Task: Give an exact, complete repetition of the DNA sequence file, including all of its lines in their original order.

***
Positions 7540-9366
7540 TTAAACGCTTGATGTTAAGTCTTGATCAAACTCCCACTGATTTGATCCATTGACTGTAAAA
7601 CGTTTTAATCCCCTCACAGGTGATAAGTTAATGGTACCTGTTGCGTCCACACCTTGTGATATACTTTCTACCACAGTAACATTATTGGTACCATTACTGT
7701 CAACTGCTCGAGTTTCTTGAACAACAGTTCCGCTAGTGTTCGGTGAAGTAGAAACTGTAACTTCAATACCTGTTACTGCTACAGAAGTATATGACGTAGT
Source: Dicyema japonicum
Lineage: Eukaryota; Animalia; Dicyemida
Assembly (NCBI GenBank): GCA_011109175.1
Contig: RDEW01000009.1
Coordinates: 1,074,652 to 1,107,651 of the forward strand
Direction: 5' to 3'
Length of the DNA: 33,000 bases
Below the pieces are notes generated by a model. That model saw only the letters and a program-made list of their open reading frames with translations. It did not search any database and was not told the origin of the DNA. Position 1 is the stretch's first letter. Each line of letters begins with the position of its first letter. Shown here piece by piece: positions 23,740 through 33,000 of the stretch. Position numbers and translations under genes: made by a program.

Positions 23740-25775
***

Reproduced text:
Positions 7540-9366
7540 TTAAACGCTTGATGTTAAGTCTTGATCAAACTCCCACTGATTTGATCCATTGACTGTAAAA
7601 CGTTTTAATCCCCTCACAGGTGATAAGTTAATGGTACCTGTTGCGTCCACACCTTGTGATATACTTTCTACCACAGTAACATTATTGGTACCATTACTGT
7701 CAACTGCTCGAGTTTCTTGAACAACAGTTCCGCTAGTGTTCGGTGAAGTAGAAACTGTAACTTCAATACCTGTTACTGCTACAGAAGTATATGACGTAGT
Source: Dicyema japonicum
Lineage: Eukaryota; Animalia; Dicyemida
Assembly (NCBI GenBank): GCA_011109175.1
Contig: RDEW01000009.1
Coordinates: 1,074,652 to 1,107,651 of the forward strand
Direction: 5' to 3'
Length of the DNA: 33,000 bases
Below the pieces are notes generated by a model. That model saw only the letters and a program-made list of their open reading frames with translations. It did not search any database and was not told the origin of the DNA. Position 1 is the stretch's first letter. Each line of letters begins with the position of its first letter. Shown here piece by piece: positions 23,740 through 33,000 of the stretch. Position numbers and translations under genes: made by a program.

Positions 23740-25775